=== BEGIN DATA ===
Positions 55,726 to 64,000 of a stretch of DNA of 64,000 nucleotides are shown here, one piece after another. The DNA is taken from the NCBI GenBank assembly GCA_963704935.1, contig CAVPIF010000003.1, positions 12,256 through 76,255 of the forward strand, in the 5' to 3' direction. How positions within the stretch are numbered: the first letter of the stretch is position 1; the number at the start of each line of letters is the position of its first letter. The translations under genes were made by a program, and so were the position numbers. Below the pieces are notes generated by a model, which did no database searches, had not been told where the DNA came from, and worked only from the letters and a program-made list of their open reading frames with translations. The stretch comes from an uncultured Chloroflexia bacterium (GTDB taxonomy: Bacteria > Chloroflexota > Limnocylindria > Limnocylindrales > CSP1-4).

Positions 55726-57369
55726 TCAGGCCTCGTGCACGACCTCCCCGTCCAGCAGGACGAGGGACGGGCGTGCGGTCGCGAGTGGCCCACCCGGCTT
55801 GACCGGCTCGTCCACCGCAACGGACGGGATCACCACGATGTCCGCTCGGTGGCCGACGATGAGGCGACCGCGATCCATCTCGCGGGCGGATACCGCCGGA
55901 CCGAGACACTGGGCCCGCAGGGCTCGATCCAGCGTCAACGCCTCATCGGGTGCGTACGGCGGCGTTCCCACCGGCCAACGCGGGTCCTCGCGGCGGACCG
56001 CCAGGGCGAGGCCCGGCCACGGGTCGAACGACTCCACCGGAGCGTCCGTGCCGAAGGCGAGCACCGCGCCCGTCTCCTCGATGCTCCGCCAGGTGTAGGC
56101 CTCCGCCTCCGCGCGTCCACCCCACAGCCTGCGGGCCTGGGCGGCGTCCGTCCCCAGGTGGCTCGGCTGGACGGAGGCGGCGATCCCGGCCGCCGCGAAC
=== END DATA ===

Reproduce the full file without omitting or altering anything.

Positions 55,726 to 64,000 of a stretch of DNA of 64,000 nucleotides are shown here, one piece after another. The DNA is taken from the NCBI GenBank assembly GCA_963704935.1, contig CAVPIF010000003.1, positions 12,256 through 76,255 of the forward strand, in the 5' to 3' direction. How positions within the stretch are numbered: the first letter of the stretch is position 1; the number at the start of each line of letters is the position of its first letter. The translations under genes were made by a program, and so were the position numbers. Below the pieces are notes generated by a model, which did no database searches, had not been told where the DNA came from, and worked only from the letters and a program-made list of their open reading frames with translations. The stretch comes from an uncultured Chloroflexia bacterium (GTDB taxonomy: Bacteria > Chloroflexota > Limnocylindria > Limnocylindrales > CSP1-4).

Positions 55726-57369
55726 TCAGGCCTCGTGCACGACCTCCCCGTCCAGCAGGACGAGGGACGGGCGTGCGGTCGCGAGTGGCCCACCCGGCTT
55801 GACCGGCTCGTCCACCGCAACGGACGGGATCACCACGATGTCCGCTCGGTGGCCGACGATGAGGCGACCGCGATCCATCTCGCGGGCGGATACCGCCGGA
55901 CCGAGACACTGGGCCCGCAGGGCTCGATCCAGCGTCAACGCCTCATCGGGTGCGTACGGCGGCGTTCCCACCGGCCAACGCGGGTCCTCGCGGCGGACCG
56001 CCAGGGCGAGGCCCGGCCACGGGTCGAACGACTCCACCGGAGCGTCCGTGCCGAAGGCGAGCACCGCGCCCGTCTCCTCGATGCTCCGCCAGGTGTAGGC
56101 CTCCGCCTCCGCGCGTCCACCCCACAGCCTGCGGGCCTGGGCGGCGTCCGTCCCCAGGTGGCTCGGCTGGACGGAGGCGGCGATCCCGGCCGCCGCGAAC